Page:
Doli Lodge under new management

From the 1st November 2010, management of Doli Lodge will be taken over by the tour operator Bushtracks. This company is one of Dzanga-Sangha’s longest serving operators, and has a wealth of experience in the area. For information on pricing, package deals (including accommodation, meals, activities, and internal flights), and reservations please contact their team at or, their website is (Tel: +1 888 518 4083 or +1 707 433 4083).
For general enquiries on Dzanga-Sangha tourist activities, activity reservations, and alternative accommodation, you are welcome to contact us directly at

Dzanga-Sangha habituated gorillas shed light on the evolutionary origins of malaria

Reported in this week’s top scientific journals, Nature and Science, Dzanga-Sangha habituated gorillas have made an important contribution to our knowledge on one of the most lethal diseases infecting humans today, malaria. Five strains of malaria are known to infect humans, all caused by the Plasmodium genus of blood parasites, transmitted by mosquitoes. The strain of most concern, Plasmodium falciparum, is responsible for several hundred million cases of clinical malaria and more than one million deaths per year. Recent genetic research on Plasmodium species found in faecal samples from wild-living apes in central Africa has discovered malaria infection in chimpanzees and western lowland gorillas, but not in bonobos or eastern lowland or mountain gorillas. Moreover further DNA analysis revealed that one strain from western gorillas was nearly identical to P. falciparum. This surprising discovery indicates that, unlike SIV (the ape ancestor of HIV), Plasmodium falciparum originated in gorillas and not in chimpanzees.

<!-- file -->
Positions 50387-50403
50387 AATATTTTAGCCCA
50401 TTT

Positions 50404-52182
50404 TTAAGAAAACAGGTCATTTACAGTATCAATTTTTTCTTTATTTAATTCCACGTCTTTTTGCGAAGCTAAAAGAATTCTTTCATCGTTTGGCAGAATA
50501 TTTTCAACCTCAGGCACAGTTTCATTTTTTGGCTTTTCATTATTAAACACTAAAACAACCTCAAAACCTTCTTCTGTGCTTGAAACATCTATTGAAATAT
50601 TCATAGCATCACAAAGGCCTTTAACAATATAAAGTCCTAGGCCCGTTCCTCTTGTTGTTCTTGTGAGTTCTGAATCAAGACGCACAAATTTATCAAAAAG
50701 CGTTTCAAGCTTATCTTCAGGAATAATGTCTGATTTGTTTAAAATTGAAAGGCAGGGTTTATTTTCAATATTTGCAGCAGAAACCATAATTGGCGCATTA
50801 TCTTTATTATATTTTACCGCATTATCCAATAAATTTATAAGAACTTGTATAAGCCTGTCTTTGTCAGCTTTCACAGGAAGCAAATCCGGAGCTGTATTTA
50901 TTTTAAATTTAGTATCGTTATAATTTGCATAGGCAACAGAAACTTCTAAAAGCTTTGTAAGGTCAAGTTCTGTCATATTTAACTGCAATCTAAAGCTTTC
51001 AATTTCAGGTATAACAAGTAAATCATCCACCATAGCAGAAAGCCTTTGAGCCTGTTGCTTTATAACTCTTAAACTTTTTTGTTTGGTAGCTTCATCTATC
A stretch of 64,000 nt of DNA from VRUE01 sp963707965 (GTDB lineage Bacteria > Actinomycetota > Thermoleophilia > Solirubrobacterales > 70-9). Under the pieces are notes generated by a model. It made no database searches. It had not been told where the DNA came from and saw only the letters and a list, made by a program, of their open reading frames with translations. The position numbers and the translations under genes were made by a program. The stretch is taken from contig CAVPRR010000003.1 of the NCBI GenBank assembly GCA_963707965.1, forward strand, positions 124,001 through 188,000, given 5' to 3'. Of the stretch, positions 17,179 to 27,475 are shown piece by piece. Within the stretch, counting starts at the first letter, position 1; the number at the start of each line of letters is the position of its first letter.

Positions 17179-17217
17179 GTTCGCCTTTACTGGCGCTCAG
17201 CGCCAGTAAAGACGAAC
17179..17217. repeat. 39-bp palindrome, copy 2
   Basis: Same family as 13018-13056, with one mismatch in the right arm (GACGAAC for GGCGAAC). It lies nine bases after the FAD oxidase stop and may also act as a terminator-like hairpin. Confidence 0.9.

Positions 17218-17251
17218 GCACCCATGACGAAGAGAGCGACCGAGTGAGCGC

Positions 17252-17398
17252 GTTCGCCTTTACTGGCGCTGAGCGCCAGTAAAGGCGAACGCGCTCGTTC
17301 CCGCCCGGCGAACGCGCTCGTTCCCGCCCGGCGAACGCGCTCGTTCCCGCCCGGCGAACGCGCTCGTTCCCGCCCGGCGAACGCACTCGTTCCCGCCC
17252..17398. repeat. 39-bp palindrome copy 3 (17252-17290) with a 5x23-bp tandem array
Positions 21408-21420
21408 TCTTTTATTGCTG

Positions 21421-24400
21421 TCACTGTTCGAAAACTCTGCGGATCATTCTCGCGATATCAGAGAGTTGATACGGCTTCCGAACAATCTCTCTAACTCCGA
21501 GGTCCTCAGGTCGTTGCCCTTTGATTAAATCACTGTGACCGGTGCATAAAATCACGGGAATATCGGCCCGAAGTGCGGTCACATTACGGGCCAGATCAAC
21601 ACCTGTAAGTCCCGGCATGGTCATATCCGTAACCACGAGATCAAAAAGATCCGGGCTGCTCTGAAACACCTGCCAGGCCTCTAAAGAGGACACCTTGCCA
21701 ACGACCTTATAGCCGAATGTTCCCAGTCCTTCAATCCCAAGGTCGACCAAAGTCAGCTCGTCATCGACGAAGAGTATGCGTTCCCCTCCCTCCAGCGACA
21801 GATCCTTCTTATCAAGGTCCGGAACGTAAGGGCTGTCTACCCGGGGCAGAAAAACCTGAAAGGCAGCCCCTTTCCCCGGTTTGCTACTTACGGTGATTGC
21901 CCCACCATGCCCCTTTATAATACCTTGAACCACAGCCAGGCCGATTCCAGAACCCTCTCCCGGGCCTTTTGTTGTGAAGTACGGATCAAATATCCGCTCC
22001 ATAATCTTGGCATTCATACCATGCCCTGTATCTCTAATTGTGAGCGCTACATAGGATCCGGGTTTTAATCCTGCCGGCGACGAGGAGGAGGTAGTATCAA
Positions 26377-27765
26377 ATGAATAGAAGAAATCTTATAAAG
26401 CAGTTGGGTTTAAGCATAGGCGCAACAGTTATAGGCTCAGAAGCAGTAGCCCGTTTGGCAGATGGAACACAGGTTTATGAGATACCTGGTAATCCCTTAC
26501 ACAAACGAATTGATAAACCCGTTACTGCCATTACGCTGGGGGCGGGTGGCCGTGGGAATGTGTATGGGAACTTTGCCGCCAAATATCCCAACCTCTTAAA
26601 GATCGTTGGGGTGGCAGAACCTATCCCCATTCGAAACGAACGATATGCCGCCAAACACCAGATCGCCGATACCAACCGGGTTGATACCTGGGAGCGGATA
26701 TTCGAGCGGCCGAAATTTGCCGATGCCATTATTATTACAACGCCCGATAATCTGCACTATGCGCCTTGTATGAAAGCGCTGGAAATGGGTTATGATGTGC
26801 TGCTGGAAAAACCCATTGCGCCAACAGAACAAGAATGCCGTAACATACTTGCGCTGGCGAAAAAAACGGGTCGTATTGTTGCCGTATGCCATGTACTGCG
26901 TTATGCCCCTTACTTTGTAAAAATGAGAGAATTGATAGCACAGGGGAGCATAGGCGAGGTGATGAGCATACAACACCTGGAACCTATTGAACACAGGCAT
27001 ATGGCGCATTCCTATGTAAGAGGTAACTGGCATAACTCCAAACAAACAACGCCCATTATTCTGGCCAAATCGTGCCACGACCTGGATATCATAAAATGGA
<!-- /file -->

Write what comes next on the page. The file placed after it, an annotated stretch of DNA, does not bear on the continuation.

Western lowland gorilla samples from Dzanga-Sangha were collected non-invasively from the Makumba group at the Bai Hokou research camp, set-up and financed by WWF, and one of only two sites where habituated western gorillas can be viewed by tourists. This group is now making an exceptional contribution to our knowledge of emergent diseases, having also been tested for SIV (negative), and several other pathogens. Cross-species transmission of ape diseases to humans is thought to be a rare event, but may be related to ever-increasing encroachment by people into ape habitat, and the consequent hunting and consumption of their meat. Hypotheses suggest that the original malaria cross-species transmission event occurred a long time ago but it is as yet unknown whether additional transmission events have since occurred. Further genetic sequencing alongside screening of humans and apes living in proximity, such as at Dzanga-Sangha, will help resolve these important questions. Whatever the case, it is in the interests of both humans and apes to support WWF and partners to maintain intact habitat for these endangered gorillas, chimpanzees and bonobos and to continue the campaign against the commercial trade in bushmeat.

NB Silverback Makumba is also featured in the Science article – a photo taken by our Technical Advisor for Primate Habitation and Ecotourism, Angelique Todd.

Liu et al. (2010) Origin of the human malaria parasite Plasmodium falciparum in gorillas. Nature 467: 420-425.

Cohen, J. (2010) Origin of most deadly human malaria comes out of the mist. Science 329: 1586-1587.